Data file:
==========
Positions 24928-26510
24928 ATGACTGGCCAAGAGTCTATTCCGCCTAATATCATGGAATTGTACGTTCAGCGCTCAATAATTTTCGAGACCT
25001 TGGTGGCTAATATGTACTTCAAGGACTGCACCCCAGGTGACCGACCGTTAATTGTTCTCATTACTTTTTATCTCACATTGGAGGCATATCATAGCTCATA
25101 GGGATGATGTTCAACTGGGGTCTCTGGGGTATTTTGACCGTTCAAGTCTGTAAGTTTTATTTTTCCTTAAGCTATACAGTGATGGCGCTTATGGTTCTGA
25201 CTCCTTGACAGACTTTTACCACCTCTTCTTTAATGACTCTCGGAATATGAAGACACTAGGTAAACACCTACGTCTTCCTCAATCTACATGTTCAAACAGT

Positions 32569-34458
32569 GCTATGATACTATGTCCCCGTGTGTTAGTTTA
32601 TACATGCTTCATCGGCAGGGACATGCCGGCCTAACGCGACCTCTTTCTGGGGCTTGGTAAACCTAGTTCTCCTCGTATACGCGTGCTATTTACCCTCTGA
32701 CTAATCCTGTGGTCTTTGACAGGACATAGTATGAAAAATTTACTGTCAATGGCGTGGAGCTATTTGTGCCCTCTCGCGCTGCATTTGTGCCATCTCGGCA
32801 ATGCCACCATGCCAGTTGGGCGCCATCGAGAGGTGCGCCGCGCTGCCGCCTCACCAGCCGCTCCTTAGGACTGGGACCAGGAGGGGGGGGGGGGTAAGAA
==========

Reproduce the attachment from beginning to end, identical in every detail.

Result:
Positions 24928-26510
24928 ATGACTGGCCAAGAGTCTATTCCGCCTAATATCATGGAATTGTACGTTCAGCGCTCAATAATTTTCGAGACCT
25001 TGGTGGCTAATATGTACTTCAAGGACTGCACCCCAGGTGACCGACCGTTAATTGTTCTCATTACTTTTTATCTCACATTGGAGGCATATCATAGCTCATA
25101 GGGATGATGTTCAACTGGGGTCTCTGGGGTATTTTGACCGTTCAAGTCTGTAAGTTTTATTTTTCCTTAAGCTATACAGTGATGGCGCTTATGGTTCTGA
25201 CTCCTTGACAGACTTTTACCACCTCTTCTTTAATGACTCTCGGAATATGAAGACACTAGGTAAACACCTACGTCTTCCTCAATCTACATGTTCAAACAGT

Positions 32569-34458
32569 GCTATGATACTATGTCCCCGTGTGTTAGTTTA
32601 TACATGCTTCATCGGCAGGGACATGCCGGCCTAACGCGACCTCTTTCTGGGGCTTGGTAAACCTAGTTCTCCTCGTATACGCGTGCTATTTACCCTCTGA
32701 CTAATCCTGTGGTCTTTGACAGGACATAGTATGAAAAATTTACTGTCAATGGCGTGGAGCTATTTGTGCCCTCTCGCGCTGCATTTGTGCCATCTCGGCA
32801 ATGCCACCATGCCAGTTGGGCGCCATCGAGAGGTGCGCCGCGCTGCCGCCTCACCAGCCGCTCCTTAGGACTGGGACCAGGAGGGGGGGGGGGGTAAGAA